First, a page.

) is the residual variance covariance matrix.
In this case the adjusted prole likelihood p
v
(h) becomes:
p
v
(h) =
M
=
1
2
log 2V
1
2
(Y X)
V
1
(Y X), (12)
which is the expression for the marginal likelihood of a linear mixed model. Further, the
adjusted prole likelihood p
v,
(h) is equal to:
p
,v
(h) = log[f
(y
)] =
M

=
0.5 log
V
1
X
2
, (13)
which is exactly equal to the classical REML likelihood (see e.g., Verbeke and Molenberghs
2000) for the linear mixed model.
Note that maximization of (5) with respect to and is actually the maximization of the
marginal likelihood computed by a classical Laplace approximation. In the above hlikelihood
procedure, estimation of given is the same as with a classical Laplace approximation, but
the estimation of is essentially dierent. The hlikelihood procedure gives an elegant set of
IWLS equations for the estimation of the dispersion parameters, which possibly depend on
covariates.
2.3. Application to the hierarchical generalized linear models
The above theory is applied to generalized linear models with random eects. In this class of
models the assumed distribution of the response y
ij
(conditional on random eects) belongs
6 HGLMMM: Hierarchical Generalized Linear Models in R
to the exponential family:
f
,
e
(y
ij
) = exp
_
y
ij
ij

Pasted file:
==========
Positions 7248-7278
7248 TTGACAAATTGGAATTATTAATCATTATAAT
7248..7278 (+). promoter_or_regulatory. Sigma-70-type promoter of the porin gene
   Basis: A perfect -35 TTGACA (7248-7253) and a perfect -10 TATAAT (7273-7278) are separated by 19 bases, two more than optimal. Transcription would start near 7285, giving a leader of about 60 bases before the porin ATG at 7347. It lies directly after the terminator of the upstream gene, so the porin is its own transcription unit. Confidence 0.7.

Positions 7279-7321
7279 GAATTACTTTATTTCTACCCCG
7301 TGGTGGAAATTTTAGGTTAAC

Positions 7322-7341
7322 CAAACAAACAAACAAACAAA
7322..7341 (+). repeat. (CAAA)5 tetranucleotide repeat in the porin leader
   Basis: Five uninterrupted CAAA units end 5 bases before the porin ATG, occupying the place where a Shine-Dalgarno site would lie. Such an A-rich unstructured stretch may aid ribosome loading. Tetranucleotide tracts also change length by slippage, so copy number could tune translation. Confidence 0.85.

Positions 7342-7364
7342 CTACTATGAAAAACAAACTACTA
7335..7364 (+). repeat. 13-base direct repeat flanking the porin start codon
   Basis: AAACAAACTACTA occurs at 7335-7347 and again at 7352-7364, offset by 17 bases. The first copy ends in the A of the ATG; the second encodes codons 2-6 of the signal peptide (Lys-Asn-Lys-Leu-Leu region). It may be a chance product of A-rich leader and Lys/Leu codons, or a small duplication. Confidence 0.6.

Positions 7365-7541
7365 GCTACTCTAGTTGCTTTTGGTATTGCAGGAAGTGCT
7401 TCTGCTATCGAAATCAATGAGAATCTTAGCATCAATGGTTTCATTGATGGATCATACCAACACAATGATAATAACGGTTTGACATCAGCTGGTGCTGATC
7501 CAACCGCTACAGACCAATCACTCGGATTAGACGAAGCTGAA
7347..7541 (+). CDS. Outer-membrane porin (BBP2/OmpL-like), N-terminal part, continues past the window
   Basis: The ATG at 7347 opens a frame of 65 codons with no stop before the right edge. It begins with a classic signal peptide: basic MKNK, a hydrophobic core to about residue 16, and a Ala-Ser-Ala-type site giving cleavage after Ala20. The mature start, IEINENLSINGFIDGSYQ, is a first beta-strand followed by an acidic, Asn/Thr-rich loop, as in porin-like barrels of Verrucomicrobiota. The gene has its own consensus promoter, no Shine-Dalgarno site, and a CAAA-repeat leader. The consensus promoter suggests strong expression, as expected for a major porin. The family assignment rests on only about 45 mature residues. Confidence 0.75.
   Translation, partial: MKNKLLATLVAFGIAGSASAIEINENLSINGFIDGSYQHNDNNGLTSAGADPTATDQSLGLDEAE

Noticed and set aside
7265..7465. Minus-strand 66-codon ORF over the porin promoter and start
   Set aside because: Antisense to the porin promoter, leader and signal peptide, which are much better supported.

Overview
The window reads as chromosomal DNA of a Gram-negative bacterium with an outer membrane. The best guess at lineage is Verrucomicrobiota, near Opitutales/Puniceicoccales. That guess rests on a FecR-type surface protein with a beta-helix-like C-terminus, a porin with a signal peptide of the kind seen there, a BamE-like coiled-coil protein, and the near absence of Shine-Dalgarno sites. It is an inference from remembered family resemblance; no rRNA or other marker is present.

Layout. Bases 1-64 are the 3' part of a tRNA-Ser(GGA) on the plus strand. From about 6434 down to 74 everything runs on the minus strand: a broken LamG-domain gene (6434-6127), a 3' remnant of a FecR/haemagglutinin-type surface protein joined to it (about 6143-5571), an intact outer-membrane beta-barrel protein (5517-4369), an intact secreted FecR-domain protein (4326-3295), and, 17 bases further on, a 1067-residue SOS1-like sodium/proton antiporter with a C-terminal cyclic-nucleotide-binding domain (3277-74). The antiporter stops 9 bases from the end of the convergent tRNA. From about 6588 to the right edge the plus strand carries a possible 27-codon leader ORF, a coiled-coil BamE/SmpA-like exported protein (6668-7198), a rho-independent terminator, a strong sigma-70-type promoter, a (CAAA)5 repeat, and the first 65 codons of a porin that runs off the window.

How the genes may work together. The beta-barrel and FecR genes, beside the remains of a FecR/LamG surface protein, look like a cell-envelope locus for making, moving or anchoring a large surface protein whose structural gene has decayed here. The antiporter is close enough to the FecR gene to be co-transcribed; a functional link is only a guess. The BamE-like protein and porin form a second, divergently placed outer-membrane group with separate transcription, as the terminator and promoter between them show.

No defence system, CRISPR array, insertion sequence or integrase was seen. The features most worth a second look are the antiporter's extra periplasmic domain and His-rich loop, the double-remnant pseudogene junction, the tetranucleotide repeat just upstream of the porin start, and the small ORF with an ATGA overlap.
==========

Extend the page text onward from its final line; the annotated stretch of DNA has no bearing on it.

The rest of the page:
b(
ij
)
e
+ c(y
ij
,
e
)
_
. (14)
This distribution is combined with the distribution of the random component, which distri
bution belongs to the family of conjugate Bayesian distributions for an exponential family,
i.e.,
f
v
(v
i
) = exp [a
1
(
v
)v
i
a
2
(
v
)b(v
i
) + c
2
(
v
)] , (15)
which can be expressed as the distribution of a pseudoresponse
i
as follows:
f
v
(v
i
) = exp
_
i
v
i
b(v
i
)
v
+ c
2
(
i
,
v
)
_
. (16)
In this class of models the response is allowed to follow a Gaussian, binomial, Poisson or
gamma distribution. Their corresponding conjugate Bayesian distributions are Gaussian,
beta, gamma and inversegamma, respectively. Note that both
v
and
e
are allowed to
depend on covariates.
2.4. Implementation in the HGLMMM package
In this section we document the use of the function HGLMfit, together with accompanying
functions HGLMLRTest, HGLMLikeDeriv and BootstrapEnvelopeHGLM. First we will describe
the use of the tting function HGLMfit and explain the parameters used in the invocation of